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لشکر جھنگوی
FoundersRiaz Basra 
Malik Ishaq 
Akram Lahori 
Ghulam Rasool Shah 
LeaderRiaz Basra 
Malik Ishaq 
Akram Lahori 
Ghulam Rasool Shah 
Asif Chotu [1]
Qari Mohammad Yasin [2]
Dates of operation1996–present
Split fromSipah-e-Sahaba Pakistan
MotivesExtermination of the Shia community in Pakistan
Active regionsPakistan
Sunni Muslim supremacism
Deobandi fundamentalism[5]
Notable attacks
StatusActive. Designated as a terrorist organization by

The Lashkar-e-Jhangvi (LeJ; Urdu: لشکر جھنگوی) or "Army of Jhangvi", is a Deobandi supremacist, terrorist[8] and Jihadist militant organisation based in Afghanistan.[9] The organisation operates in Pakistan and Afghanistan[10][9] and is an offshoot of anti-Shia party Sipah-e-Sahaba Pakistan (SSP). The LeJ was founded by former SSP activists Riaz Basra, Malik Ishaq, Akram Lahori, and Ghulam Rasool Shah.[11]

The LeJ has claimed responsibility for various mass casualty attacks against the Shia community in Pakistan,[12] including multiple bombings that killed over 200 Hazara Shias in Quetta in 2013. It has also been linked to the Mominpura Graveyard attack in 1998, the abduction of Daniel Pearl in 2002, and the attack on the Sri Lankan cricket team in Lahore in 2009.[13][14] A predominantly Punjabi group,[15] the LeJ has been labelled by Pakistani intelligence officials as one of the country's most virulent terrorist organisations.[16]

Basra, the first Emir of LeJ, was killed in a police encounter in 2002. He was succeeded by Malik Ishaq, who was also killed, along with Ghulam Rasool Shah, in an encounter in Muzaffargarh in 2015.[17] LeJ was banned by Pakistan in August 2001.[18] The LeJ remains active, and has been designated as a terrorist organization by Australia,[19] Canada,[20] Pakistan,[21] United Kingdom,[22] United States[23] and the United Nations.[24]


Basra, along with Akram Lahori and Malik Ishaq, separated from Sipah-e-Sahaba and formed Lashkar-e-Jhangvi in 1996. ("Almost the entire leadership" of the group, is made up of "people who fought in Afghanistan".)[25] The newly formed group took its name from Sunni cleric Haq Nawaz Jhangvi who led anti-Shia violence in the 1980s, one of the founders of the Sipah-e-Sahaba Pakistan(SSP).[11] LJ's founders believed that the SSP had strayed from Jhangvi's ideals.[12][26] Jhangvi was killed in an attack by Shia militants in 1990. Malik Ishaq, the operational chief of LJ, was released after 14 years by the Supreme Court of Pakistan on 14 July 2011, after the Court dropped 34 of the 44 charges against him, involving the killing of around 100 people, and granted him bail in the remaining 10 cases due to lack of evidence.[27][28][29][30] In 2013, Ishaq was arrested at his home in Rahim Yar Khan of the Punjab province.[31]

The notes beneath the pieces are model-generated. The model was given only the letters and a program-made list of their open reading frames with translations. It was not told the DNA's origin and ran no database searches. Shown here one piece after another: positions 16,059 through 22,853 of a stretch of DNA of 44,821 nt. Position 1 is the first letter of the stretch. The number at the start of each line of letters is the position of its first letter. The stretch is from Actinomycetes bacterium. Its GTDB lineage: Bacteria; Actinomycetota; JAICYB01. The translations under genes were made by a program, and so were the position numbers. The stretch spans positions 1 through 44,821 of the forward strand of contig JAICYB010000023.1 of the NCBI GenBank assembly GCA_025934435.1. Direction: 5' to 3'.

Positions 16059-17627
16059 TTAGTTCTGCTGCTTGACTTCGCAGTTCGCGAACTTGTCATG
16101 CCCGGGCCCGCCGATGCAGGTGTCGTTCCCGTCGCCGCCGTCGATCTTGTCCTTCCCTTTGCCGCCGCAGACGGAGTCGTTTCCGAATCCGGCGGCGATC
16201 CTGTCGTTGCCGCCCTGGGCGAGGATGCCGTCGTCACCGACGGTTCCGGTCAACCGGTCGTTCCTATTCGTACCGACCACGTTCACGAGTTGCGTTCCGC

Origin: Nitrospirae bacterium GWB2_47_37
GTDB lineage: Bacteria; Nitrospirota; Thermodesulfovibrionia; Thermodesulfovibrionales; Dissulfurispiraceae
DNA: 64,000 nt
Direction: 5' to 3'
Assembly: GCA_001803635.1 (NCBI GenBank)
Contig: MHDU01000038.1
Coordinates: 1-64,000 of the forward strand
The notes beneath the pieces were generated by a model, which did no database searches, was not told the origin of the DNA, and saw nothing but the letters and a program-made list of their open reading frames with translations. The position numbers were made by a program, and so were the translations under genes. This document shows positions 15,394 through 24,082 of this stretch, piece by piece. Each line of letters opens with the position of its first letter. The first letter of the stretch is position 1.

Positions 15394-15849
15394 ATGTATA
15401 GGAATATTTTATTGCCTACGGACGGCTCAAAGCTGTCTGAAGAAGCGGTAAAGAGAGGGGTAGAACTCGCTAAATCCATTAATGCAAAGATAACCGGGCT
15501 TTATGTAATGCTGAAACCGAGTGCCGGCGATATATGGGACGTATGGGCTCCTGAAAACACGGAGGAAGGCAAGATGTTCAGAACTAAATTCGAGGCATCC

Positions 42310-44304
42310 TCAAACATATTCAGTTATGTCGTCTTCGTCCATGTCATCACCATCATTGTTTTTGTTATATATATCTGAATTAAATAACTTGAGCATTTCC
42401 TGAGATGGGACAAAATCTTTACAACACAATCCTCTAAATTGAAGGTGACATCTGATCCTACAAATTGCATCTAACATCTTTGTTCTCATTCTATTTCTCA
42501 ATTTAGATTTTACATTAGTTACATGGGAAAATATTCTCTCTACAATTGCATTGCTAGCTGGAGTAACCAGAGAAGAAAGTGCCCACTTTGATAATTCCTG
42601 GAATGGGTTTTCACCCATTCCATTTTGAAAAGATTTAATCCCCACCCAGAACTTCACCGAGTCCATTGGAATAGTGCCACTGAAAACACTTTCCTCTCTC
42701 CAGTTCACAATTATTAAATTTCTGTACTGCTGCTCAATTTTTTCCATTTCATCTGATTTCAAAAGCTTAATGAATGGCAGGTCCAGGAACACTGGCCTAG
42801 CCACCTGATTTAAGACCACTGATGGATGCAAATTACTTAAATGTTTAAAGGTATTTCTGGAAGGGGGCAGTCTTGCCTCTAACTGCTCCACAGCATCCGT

LJ initially directed most of its attacks against the Pakistani Shia Muslim community. It also claimed responsibility for the 1997 killing of four U.S. oil workers in Karachi. Lashkar-e-Jhangvi attempted to assassinate Pakistani Prime Minister Nawaz Sharif in 1999.[32] Basra himself was killed in 2002 when an attack he was leading on a Shia settlement near Multan failed. Basra was killed due to the cross-fire between his group and police assisted by armed local Shia residents.

  • In April 1999 the nephew of the then worldwide Khalifa, Mirza Tahir Ahmad, of the Ahmadiyya Muslim Community was assassinated. Some have since alleged the attack was carried about by Lashkar-e-Jhangvi.[33]
  • In March 2002 LJ members bombed a bus, killing 15 people, including 11 French citizens.[34]